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Pretty Portland, Ore., has some ideas worth importing

Visit the Photo Place
Date published: 9/22/2005


Taking notes on the Rose City

PORTLAND, Ore.--Fredericksburg, you're no Portland. Which is not all bad. For despite its reputation as a hip place to live, Portland has its problems. On a recent visit as part of the National Conference of Editorial Writers, I noted buildings and byways marred by gang graffiti, a surprising amount of vagrancy, and a meth problem so bad that prescriptions will soon be required for Sudafed. But Portland also has commendable traits, some of which Fredericksburg might profitably emulate.

Portland's setting is easily one of the most beautiful in the United States. From the stunning geology of the Columbia Gorge to beautiful old snow-covered Mount Hood glistening in the distance, from the pristine Pacific beaches nearby to the flowers that fill downtown, beauty abounds. And Portland, by planning and practice, tries to make the most of it.

The city has built over 200 miles of bike and pedestrian lanes to encourage its citizenry to get out and enjoy life, earning Portland a No. 1 rating from Bicycling magazine. From the path along the Willamette River to the dedicated lower decks of double-decker bridges, Rose City residents walk and bike, some to work, some to shop, some just for fun. Pedestrians benefit from short city blocks and well-timed lights, plus a multitude of hiking trails in and around town. Some 37,000 acres of parkland leaven the metro area. It's probably not a coincidence that Oregon is the only U.S. state in which obesity last year did not rise.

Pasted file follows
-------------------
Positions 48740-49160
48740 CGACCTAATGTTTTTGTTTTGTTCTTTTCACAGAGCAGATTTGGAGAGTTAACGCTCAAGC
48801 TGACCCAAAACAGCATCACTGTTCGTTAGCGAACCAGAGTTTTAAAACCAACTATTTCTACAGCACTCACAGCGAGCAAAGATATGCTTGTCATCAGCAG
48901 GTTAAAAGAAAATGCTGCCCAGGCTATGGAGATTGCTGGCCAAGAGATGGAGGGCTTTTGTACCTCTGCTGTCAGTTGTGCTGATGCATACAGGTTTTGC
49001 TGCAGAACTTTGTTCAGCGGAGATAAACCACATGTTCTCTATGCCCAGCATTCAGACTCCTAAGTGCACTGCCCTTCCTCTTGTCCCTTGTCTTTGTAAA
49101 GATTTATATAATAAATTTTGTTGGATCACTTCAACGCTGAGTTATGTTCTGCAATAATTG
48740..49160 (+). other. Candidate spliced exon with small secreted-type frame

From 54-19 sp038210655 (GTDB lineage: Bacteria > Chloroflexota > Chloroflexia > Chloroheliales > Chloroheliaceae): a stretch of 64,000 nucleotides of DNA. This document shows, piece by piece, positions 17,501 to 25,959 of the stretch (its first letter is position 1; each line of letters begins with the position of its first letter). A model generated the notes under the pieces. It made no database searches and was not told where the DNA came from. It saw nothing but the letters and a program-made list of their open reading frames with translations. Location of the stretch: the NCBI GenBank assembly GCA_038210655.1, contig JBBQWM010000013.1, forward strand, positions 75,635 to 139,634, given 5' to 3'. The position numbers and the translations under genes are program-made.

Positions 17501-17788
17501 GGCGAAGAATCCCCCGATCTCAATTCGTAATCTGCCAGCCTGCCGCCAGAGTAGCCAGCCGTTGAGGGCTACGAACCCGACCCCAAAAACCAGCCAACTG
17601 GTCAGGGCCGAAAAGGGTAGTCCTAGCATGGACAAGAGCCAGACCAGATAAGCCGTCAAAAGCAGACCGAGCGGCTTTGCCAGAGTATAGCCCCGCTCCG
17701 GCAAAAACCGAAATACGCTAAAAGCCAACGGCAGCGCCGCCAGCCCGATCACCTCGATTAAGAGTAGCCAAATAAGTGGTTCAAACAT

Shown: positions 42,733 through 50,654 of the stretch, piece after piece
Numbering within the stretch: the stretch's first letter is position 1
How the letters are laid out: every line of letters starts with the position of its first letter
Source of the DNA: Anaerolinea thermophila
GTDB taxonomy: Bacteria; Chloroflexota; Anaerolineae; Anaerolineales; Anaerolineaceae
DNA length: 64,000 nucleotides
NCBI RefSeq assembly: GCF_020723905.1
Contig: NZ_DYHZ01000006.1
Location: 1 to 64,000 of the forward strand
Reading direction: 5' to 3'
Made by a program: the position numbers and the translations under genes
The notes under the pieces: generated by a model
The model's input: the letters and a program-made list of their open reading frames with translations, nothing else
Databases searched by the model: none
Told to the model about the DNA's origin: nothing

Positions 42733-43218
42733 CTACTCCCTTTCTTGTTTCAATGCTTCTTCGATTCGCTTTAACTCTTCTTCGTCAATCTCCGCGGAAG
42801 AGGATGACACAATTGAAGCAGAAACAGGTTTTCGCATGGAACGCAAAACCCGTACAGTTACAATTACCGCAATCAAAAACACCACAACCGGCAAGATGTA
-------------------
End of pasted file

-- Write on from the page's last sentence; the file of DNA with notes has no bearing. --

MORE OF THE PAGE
Fredericksburg's own Pathways Committee, chaired by George Solley, has a similar vision for our area. Godspeed to them, and may their tribe increase. Even if it fails to calm traffic woes, a regional network of trails could provide healthy recreation for families, Scout troops, Elderhostel groups, and many others. We may not have Mount Hood or the Willamette River, but we have the Rappahannock Valley, beautiful hills, stately oaks, and interesting historical sites. Linking them for hikers and bikers would cost a little in asphalt, but pay big dividends in physical health and mental peace.

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